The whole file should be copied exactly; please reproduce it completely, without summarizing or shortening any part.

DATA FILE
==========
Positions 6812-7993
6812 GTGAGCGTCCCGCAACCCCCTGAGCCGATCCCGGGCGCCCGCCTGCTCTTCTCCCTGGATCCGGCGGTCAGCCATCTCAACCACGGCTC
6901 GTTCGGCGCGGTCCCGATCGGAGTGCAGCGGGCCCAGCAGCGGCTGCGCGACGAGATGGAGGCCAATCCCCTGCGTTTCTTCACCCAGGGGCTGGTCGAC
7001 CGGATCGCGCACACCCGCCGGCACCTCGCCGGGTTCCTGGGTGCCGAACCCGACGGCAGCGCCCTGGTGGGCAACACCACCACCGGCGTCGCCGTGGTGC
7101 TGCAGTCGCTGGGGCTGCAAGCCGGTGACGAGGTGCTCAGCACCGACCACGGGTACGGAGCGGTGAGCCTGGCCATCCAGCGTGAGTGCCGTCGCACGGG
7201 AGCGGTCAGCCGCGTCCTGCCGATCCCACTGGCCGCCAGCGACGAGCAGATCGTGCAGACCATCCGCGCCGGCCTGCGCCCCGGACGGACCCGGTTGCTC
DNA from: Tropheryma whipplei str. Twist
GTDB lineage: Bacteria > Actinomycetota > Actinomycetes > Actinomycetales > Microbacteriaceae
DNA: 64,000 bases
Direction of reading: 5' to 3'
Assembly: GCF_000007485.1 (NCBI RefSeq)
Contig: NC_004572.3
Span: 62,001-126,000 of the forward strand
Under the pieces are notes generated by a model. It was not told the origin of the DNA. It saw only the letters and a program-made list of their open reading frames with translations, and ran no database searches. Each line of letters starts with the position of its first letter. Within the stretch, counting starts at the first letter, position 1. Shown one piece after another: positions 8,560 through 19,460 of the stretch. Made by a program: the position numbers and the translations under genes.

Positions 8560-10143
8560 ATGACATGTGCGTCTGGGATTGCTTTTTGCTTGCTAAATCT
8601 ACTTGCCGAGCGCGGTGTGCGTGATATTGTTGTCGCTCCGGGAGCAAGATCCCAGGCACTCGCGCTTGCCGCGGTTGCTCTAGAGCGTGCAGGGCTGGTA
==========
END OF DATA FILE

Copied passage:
Positions 6812-7993
6812 GTGAGCGTCCCGCAACCCCCTGAGCCGATCCCGGGCGCCCGCCTGCTCTTCTCCCTGGATCCGGCGGTCAGCCATCTCAACCACGGCTC
6901 GTTCGGCGCGGTCCCGATCGGAGTGCAGCGGGCCCAGCAGCGGCTGCGCGACGAGATGGAGGCCAATCCCCTGCGTTTCTTCACCCAGGGGCTGGTCGAC
7001 CGGATCGCGCACACCCGCCGGCACCTCGCCGGGTTCCTGGGTGCCGAACCCGACGGCAGCGCCCTGGTGGGCAACACCACCACCGGCGTCGCCGTGGTGC
7101 TGCAGTCGCTGGGGCTGCAAGCCGGTGACGAGGTGCTCAGCACCGACCACGGGTACGGAGCGGTGAGCCTGGCCATCCAGCGTGAGTGCCGTCGCACGGG
7201 AGCGGTCAGCCGCGTCCTGCCGATCCCACTGGCCGCCAGCGACGAGCAGATCGTGCAGACCATCCGCGCCGGCCTGCGCCCCGGACGGACCCGGTTGCTC
DNA from: Tropheryma whipplei str. Twist
GTDB lineage: Bacteria > Actinomycetota > Actinomycetes > Actinomycetales > Microbacteriaceae
DNA: 64,000 bases
Direction of reading: 5' to 3'
Assembly: GCF_000007485.1 (NCBI RefSeq)
Contig: NC_004572.3
Span: 62,001-126,000 of the forward strand
Under the pieces are notes generated by a model. It was not told the origin of the DNA. It saw only the letters and a program-made list of their open reading frames with translations, and ran no database searches. Each line of letters starts with the position of its first letter. Within the stretch, counting starts at the first letter, position 1. Shown one piece after another: positions 8,560 through 19,460 of the stretch. Made by a program: the position numbers and the translations under genes.

Positions 8560-10143
8560 ATGACATGTGCGTCTGGGATTGCTTTTTGCTTGCTAAATCT
8601 ACTTGCCGAGCGCGGTGTGCGTGATATTGTTGTCGCTCCGGGAGCAAGATCCCAGGCACTCGCGCTTGCCGCGGTTGCTCTAGAGCGTGCAGGGCTGGTA